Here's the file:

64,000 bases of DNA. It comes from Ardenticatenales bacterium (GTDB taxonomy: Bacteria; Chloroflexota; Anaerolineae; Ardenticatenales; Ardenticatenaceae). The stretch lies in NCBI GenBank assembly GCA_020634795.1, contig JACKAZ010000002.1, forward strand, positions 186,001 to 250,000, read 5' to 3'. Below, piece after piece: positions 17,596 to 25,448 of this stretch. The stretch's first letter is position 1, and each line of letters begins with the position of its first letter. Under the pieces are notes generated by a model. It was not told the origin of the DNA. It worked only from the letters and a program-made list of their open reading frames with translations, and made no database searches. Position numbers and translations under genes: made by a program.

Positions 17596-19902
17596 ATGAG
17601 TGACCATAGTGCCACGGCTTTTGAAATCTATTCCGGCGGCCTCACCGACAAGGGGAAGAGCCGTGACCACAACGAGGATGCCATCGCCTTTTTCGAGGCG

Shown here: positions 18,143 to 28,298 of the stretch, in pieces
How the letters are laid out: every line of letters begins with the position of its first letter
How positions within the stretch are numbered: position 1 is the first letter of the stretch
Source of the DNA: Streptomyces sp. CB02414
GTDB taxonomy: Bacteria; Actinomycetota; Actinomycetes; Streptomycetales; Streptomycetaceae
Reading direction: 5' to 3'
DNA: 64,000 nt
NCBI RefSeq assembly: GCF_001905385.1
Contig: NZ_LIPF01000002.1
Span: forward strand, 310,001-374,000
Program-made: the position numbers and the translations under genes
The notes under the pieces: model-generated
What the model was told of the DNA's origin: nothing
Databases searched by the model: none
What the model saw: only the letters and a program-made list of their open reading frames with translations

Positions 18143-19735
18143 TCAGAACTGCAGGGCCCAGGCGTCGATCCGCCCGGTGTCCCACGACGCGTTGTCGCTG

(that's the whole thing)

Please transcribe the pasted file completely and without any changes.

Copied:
64,000 bases of DNA. It comes from Ardenticatenales bacterium (GTDB taxonomy: Bacteria; Chloroflexota; Anaerolineae; Ardenticatenales; Ardenticatenaceae). The stretch lies in NCBI GenBank assembly GCA_020634795.1, contig JACKAZ010000002.1, forward strand, positions 186,001 to 250,000, read 5' to 3'. Below, piece after piece: positions 17,596 to 25,448 of this stretch. The stretch's first letter is position 1, and each line of letters begins with the position of its first letter. Under the pieces are notes generated by a model. It was not told the origin of the DNA. It worked only from the letters and a program-made list of their open reading frames with translations, and made no database searches. Position numbers and translations under genes: made by a program.

Positions 17596-19902
17596 ATGAG
17601 TGACCATAGTGCCACGGCTTTTGAAATCTATTCCGGCGGCCTCACCGACAAGGGGAAGAGCCGTGACCACAACGAGGATGCCATCGCCTTTTTCGAGGCG

Shown here: positions 18,143 to 28,298 of the stretch, in pieces
How the letters are laid out: every line of letters begins with the position of its first letter
How positions within the stretch are numbered: position 1 is the first letter of the stretch
Source of the DNA: Streptomyces sp. CB02414
GTDB taxonomy: Bacteria; Actinomycetota; Actinomycetes; Streptomycetales; Streptomycetaceae
Reading direction: 5' to 3'
DNA: 64,000 nt
NCBI RefSeq assembly: GCF_001905385.1
Contig: NZ_LIPF01000002.1
Span: forward strand, 310,001-374,000
Program-made: the position numbers and the translations under genes
The notes under the pieces: model-generated
What the model was told of the DNA's origin: nothing
Databases searched by the model: none
What the model saw: only the letters and a program-made list of their open reading frames with translations

Positions 18143-19735
18143 TCAGAACTGCAGGGCCCAGGCGTCGATCCGCCCGGTGTCCCACGACGCGTTGTCGCTG